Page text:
Figure 3: Analysis of learning profiles using Demographic and Health Survey data show large variations in learning per year.
A consideration when analysing AR learning profiles is that because they involve assessments of adults, they reflect the learning that the education system was producing some years ago. A twenty-five-year-old would have been in Grade 6 thirteen or fourteen years earlier; a fifty-year-old would have been in Grade 6 nearly forty years earlier. Because of this, AR learning profiles are most useful for understanding recent learning trajectories when created by analysing a young-adult cohort. Furthermore, if a country has undertaken major education reforms in recent years, then AR learning profiles may not be the best option for understanding current learning.
Examples of Adult Retrospective learning profiles:
- Kaffenberger, M. and Pritchett, L. (2017). “More Schooling or More Learning? Evidence from Learning Profiles from the Financial Inclusion Insights Data” RISE Programme Working Paper 17/012
- Pritchett, L. and Sandefur, J. (2017). “Girls’ Schooling and Women’s Literacy: Schooling Targets Alone Won’t Reach Learning Goals” RISE Programme Working Paper 17/011
True Panel learning profiles
True Panel (TP) learning profiles use longitudinal data that follows the same children over multiple years of school to measure learning gains per year. These can be thought of as “pure” learning profiles as they track actual gains of an individual child or group of children per year. If the assessment continues to track and assess children who drop out of school, they can provide useful information on cohort learning and learning retention as well. Panel data allow analysis of how the learning of children with different initial abilities progresses during the schooling years. Does their learning converge or diverge as children progress through school? Are some groups of low performers more likely to catch up to better-performers than others? These kinds of questions and many others are well suited to being addressed with panel data.
Longitudinal data on children’s learning, however, is rarely available in low- and middle-income countries. Data collection is costly and requires multiple years and rounds of data collection to obtain results. A unique example is the LEAPS study, which has tracked a sample of children in Pakistan since 2003 (Andrabi et al, 2008). The study is now following 10,000 children into adulthood to connect schooling and learning profiles to labour force outcomes. The Indonesian Family Life Survey provides another example. The survey has tracked a nearly-nationally representative sample of households through five rounds of data collection from 1993 through 2014. It administered a series of five math questions to survey respondents, thereby providing a measure of learning over time (Beatty et al, 2018).
Examples of True Panel learning profiles:
- Andrabi, T., Das, J., Khwaja, A.I., Vishwanath, T., and Zajonc, T. (2008). “Pakistan - Learning and Educational Achievements in Punjab Schools (LEAPS): Insights to Inform the Education Policy Debate” World Bank.
- Beatty, A., Berkhout, E., Bima, L., Coen, T., Pradhan, M and Suryadarma, D. (2018). “Indonesia Got Schooled: 15 Years of Rising Enrollment and Flat Learning Profiles” RISE Programme Working Paper, 18/026.
Learning profiles contribute to education system planning by providing information on the dynamics of learning across grades. They can help inform policy priorities by providing analysis of the potential gains from increasing learning (steepening the learning profile) and expanding schooling (extending the learning profile). By providing information on when children fall behind, including in the primary years, they show when in the schooling progression improvements are most needed. And, by showing differences across groups, analysis of learning profiles can provide new information on who is learning and who is not, informing efforts to improve learning for all.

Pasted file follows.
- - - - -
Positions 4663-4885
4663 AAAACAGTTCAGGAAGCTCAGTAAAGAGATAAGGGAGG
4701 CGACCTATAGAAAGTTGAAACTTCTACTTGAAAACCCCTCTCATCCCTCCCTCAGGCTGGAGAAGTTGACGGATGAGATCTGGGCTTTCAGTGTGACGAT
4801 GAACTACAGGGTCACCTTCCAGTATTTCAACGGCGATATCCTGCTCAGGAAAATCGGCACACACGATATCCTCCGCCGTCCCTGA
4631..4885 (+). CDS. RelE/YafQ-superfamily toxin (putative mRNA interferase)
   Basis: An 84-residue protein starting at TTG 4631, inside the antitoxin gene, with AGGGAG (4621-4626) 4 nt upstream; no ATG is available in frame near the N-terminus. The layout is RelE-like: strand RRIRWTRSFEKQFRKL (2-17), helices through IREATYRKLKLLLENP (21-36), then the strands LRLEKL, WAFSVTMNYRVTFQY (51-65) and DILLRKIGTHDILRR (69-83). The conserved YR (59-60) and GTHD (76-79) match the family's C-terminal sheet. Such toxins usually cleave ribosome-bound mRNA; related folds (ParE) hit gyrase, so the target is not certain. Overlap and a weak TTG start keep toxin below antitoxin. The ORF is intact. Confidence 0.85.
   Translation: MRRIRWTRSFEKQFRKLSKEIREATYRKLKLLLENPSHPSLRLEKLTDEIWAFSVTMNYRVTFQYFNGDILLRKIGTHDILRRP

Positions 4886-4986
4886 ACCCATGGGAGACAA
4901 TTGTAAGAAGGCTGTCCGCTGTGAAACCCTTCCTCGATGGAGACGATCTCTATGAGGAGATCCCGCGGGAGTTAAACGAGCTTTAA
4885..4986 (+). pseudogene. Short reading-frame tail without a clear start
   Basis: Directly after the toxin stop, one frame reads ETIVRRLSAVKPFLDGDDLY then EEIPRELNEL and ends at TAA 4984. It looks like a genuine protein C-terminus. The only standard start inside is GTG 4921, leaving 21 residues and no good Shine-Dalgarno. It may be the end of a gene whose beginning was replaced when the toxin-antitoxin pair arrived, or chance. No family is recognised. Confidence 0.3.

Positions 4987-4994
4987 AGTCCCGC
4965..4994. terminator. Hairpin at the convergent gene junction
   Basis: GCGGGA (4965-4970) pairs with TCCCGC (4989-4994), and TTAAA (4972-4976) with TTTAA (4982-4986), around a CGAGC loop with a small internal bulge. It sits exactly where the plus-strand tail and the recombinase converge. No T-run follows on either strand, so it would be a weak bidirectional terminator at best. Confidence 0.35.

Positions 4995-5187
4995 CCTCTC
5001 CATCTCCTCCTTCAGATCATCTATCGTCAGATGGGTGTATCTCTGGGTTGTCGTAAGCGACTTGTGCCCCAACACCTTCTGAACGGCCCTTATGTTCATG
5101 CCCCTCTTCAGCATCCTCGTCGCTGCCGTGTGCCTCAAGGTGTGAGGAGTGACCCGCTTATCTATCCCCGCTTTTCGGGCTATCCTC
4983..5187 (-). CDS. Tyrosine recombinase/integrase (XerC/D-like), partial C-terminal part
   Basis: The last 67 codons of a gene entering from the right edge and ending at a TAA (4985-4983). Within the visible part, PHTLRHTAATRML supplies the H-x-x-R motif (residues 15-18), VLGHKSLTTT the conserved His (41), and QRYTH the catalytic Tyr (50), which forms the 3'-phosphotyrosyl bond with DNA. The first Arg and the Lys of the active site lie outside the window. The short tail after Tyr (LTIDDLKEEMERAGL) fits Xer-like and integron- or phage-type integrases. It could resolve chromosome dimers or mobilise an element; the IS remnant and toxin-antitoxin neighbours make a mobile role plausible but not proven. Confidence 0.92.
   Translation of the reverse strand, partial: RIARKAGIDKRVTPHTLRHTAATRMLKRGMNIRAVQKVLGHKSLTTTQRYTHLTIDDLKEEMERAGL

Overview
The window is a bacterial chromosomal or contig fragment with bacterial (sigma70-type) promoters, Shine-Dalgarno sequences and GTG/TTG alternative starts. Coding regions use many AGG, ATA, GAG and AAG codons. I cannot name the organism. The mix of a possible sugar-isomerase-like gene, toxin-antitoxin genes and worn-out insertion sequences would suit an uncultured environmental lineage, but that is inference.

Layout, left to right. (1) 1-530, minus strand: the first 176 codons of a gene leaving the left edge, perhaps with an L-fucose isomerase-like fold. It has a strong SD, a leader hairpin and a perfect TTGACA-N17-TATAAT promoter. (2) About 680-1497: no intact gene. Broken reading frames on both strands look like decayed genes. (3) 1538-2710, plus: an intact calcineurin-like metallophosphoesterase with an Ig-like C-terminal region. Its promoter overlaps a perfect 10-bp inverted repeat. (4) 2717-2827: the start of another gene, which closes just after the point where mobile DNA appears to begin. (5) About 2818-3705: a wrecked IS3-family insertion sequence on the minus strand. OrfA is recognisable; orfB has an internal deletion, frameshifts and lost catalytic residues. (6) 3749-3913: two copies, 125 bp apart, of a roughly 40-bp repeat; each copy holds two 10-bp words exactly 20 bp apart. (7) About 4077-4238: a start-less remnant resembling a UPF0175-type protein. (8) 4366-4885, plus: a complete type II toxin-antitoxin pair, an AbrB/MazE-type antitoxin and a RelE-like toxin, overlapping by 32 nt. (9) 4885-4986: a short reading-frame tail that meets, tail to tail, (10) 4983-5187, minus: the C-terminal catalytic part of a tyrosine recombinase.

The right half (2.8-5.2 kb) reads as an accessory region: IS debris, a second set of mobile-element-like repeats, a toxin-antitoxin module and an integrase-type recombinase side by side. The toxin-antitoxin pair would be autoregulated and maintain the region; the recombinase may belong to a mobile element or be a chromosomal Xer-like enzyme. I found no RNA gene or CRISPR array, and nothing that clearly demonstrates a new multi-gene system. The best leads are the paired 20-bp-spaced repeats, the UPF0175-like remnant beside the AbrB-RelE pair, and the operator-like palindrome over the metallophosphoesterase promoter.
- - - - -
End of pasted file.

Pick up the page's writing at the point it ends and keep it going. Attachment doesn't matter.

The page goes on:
This note provides a typology of three types of learning profiles analysis: Contemporaneous Cross-Section learning profiles, Adult Retrospective learning profiles, and True Panel learning profiles, each of which uses different types of data to shed light on the dynamics of learning. As large-scale surveys increasingly add skills assessments, such as literacy and numeracy tests, the opportunities for learning profiles analysis will only grow, and the opportunities for education actors to make empirically-informed decisions about system priorities will continue to increase.
1 For example, in the UNESCO Institute of Statistics database of national learning assessments, 35 (out of 46) Sub Saharan African countries are listed as having national learning assessments of some kind, but of these only 17 have assessments that cover multiple grade levels. Only 11 have national assessments covering three or more grade levels, allowing assessment of learning progress over more than two points in time.
2 This contrasts with learning profiles based on panel data, which would track the same children over a period of time
3 This typically requires surveys conducted at the household or community level, rather than in school.
4 Appendix A shows learning by grade level for each country.
5 They would, of course, provide even more opportunities for analysis if the assessment were administered to all respondents.
6 While these examples cover basic skills, such as literacy and numeracy, these skills are often not being mastered by the majority of individuals in many low- and middle-income countries.
Michelle Kaffenberger is a Research Fellow with the RISE Programme and affiliated to the Blavatnik School of Government at the University of Oxford. She researches education systems and learning outcomes. Previously, she was a Senior Research Advisor with the World Bank, focusing on financial inclusion, social protection systems, and international education. She has designed, led, or advised on dozens of quantitative, qualitative, and mixed methods empirical research studies. Michelle has also served as research adviser and consultant to the Bill & Melinda Gates Foundation, the United Nations, the Asian Development Bank, and a variety of private sector and nonprofit organisations. Previously she was research manager and lead analyst at InterMedia, an international development research organisation. She began her career establishing a new base of operations for an international nonprofit in Darjeeling, India.